Andy Flynn, president and CEO of Flynn Wright, likes to overlook the John and Mary Pappajohn Sculpture Park and be a part of the revitalization of the area. He has tried to add to the area’s artwork by installing a bright yellow border around the first-floor window.
Flynn Wright, which has a portion of the ground floor and the entire second floor, has made it a point to keep some of the original aesthetics of the space while adding modern-day elements. The main office area is designed to encourage an open work environment. Personal offices, which surround an open area in the middle, have glass walls. Lighting in the offices turns on and off automatically and adjusts based on the amount of sunlight shining in.
The new design elements mesh with the historic nature of the building, including exposed duct work and some uniquely displayed pieces of the original floor and original moldings. The hallway in the main entry to the building still has the original tile.
“Even though you are in a modern-looking building, it doesn’t take you long to realize you are in a special place,” said Iowa Sen. Jack Hatch, owner of Hatch Development Group LLC, which owns the building.
Hatch, who also owns the Chamberlain Building at 1312 Locust St., saw an opportunity for both buildings to be part of the Western Gateway as plans were taking hold on the sculpture park.
After the Des Moines Social Club moved out of the building at 1408 Locust, Hatch’s contractors worked with Flynn Wright’s contractors and Microsoft’s contractors to gut the building, replace most of the facade and give it a clean, open look and feel.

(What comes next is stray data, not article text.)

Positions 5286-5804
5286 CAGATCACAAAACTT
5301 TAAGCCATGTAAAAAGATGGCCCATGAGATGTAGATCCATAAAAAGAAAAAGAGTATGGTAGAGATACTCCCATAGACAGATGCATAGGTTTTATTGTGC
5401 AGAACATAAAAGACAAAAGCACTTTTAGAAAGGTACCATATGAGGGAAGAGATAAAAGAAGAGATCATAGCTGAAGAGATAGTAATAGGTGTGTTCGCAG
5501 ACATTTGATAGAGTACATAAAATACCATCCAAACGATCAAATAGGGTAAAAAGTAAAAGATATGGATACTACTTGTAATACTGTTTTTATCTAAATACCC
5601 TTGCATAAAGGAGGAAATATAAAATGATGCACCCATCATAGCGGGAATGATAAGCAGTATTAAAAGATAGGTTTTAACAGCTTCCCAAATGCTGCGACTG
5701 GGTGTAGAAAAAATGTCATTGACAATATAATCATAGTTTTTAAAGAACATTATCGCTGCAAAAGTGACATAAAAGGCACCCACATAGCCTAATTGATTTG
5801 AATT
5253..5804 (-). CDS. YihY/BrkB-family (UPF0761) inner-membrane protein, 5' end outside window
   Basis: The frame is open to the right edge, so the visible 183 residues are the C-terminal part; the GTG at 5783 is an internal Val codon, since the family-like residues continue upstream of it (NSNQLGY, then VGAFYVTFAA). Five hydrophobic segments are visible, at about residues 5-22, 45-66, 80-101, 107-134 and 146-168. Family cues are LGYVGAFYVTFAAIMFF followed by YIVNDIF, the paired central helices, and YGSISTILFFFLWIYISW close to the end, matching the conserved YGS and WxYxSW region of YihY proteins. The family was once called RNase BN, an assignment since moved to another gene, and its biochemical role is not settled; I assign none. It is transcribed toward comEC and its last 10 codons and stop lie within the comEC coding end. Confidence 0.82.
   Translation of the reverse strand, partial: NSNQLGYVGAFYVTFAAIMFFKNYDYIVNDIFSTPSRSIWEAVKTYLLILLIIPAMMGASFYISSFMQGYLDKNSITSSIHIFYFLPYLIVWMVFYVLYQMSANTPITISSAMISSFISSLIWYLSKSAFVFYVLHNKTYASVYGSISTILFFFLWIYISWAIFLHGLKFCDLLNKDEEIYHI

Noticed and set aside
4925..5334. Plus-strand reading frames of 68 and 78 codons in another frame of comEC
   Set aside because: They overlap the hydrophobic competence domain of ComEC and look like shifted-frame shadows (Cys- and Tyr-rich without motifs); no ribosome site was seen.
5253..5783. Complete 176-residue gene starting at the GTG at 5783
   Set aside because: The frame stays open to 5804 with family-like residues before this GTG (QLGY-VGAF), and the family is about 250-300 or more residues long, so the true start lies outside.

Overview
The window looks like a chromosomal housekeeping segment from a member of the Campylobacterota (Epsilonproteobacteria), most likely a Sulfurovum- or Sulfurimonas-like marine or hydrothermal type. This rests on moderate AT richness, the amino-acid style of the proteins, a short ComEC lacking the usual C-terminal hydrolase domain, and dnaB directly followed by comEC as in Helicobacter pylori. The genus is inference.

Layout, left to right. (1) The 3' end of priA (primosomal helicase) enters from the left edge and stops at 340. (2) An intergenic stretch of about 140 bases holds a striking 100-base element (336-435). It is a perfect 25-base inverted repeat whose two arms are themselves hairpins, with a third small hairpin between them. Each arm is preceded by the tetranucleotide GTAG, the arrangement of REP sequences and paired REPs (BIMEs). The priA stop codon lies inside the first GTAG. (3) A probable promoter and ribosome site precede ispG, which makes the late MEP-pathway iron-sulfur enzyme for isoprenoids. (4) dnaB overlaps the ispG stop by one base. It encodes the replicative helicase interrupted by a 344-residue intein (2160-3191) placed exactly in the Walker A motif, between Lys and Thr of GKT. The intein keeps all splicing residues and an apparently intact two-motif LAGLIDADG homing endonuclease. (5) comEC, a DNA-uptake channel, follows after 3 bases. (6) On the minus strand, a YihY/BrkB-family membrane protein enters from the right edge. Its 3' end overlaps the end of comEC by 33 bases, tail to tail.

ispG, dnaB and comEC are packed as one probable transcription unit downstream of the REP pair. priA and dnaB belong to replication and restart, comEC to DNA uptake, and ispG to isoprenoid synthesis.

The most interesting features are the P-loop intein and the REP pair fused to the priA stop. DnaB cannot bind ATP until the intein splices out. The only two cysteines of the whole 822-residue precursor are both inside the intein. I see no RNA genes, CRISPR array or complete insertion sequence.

“We have two Class A tenants that really add texture to the building,” Hatch said.
The Iowa Building
• Address: 603 E. 12th St.
• Year built: 1916
• Tenants: Des Moines Area Community College, Iowa College Student Aid Commission, other state agencies
• Past uses: Mercy Capitol, Des Moines General Hospital
A trip through old Mercy Capitol hospital still feels like walking through a hospital, albeit an abandoned one.
Signs on the walls still point to old parts of the hospital. Use your imagination, and one can picture a gurney being rolled through the long hallways.
Walk into the fifth-floor lobby of the Iowa College Student Aid Commission (ICSAC), which moved into the building in 2010, and you might as well be in an old doctor’s office. Not to mention that part of the office is housed in what used to be the intensive care unit. Rooms that once housed patients now serve as offices.
“It was freaky when we first moved in,” said Heather Doe, associate director of marketing and communications for ICSAC. “You would still find hospital equipment around.”
Mercy Medical Center – Des Moines sold the hospital building to the state when it moved into Mercy Medical Center - West Lakes in 2010.
Des Moines Area Community College (DMACC) signed a 10-year agreement to lease 20,000 square feet of space in the building July 2010. The DMACC Health Sciences - Capitol Complex provided more space for nursing students to help free up space on DMACC’s Urban campus.
The state has used the building to house other departments as well. Ray Walton, then the director of the Iowa Department of Administrative Services (DAS), told the Business Record in 2010 that the building probably had about 10 years of useful life left, at which point it would likely be demolished.
A spokesperson from DAS declined to comment on the future of the building for this article, saying only that “it’s kind of in flux right now.”